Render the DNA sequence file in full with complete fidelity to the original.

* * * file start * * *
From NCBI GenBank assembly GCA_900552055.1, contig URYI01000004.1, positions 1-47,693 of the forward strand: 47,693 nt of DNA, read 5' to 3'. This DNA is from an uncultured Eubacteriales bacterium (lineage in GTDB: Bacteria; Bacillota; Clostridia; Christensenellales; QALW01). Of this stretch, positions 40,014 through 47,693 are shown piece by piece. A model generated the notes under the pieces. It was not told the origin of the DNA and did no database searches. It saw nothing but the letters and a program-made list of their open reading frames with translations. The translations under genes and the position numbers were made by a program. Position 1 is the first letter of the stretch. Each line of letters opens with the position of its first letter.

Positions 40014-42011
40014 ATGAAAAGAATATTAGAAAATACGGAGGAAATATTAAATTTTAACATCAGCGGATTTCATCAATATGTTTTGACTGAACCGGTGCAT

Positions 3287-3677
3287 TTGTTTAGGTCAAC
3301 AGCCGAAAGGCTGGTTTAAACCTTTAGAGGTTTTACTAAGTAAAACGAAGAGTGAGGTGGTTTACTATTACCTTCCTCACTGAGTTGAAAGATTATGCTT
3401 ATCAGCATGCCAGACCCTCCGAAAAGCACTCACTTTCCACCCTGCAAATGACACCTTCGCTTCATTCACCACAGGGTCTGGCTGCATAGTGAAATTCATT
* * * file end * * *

From NCBI GenBank assembly GCA_900552055.1, contig URYI01000004.1, positions 1-47,693 of the forward strand: 47,693 nt of DNA, read 5' to 3'. This DNA is from an uncultured Eubacteriales bacterium (lineage in GTDB: Bacteria; Bacillota; Clostridia; Christensenellales; QALW01). Of this stretch, positions 40,014 through 47,693 are shown piece by piece. A model generated the notes under the pieces. It was not told the origin of the DNA and did no database searches. It saw nothing but the letters and a program-made list of their open reading frames with translations. The translations under genes and the position numbers were made by a program. Position 1 is the first letter of the stretch. Each line of letters opens with the position of its first letter.

Positions 40014-42011
40014 ATGAAAAGAATATTAGAAAATACGGAGGAAATATTAAATTTTAACATCAGCGGATTTCATCAATATGTTTTGACTGAACCGGTGCAT

Positions 3287-3677
3287 TTGTTTAGGTCAAC
3301 AGCCGAAAGGCTGGTTTAAACCTTTAGAGGTTTTACTAAGTAAAACGAAGAGTGAGGTGGTTTACTATTACCTTCCTCACTGAGTTGAAAGATTATGCTT
3401 ATCAGCATGCCAGACCCTCCGAAAAGCACTCACTTTCCACCCTGCAAATGACACCTTCGCTTCATTCACCACAGGGTCTGGCTGCATAGTGAAATTCATT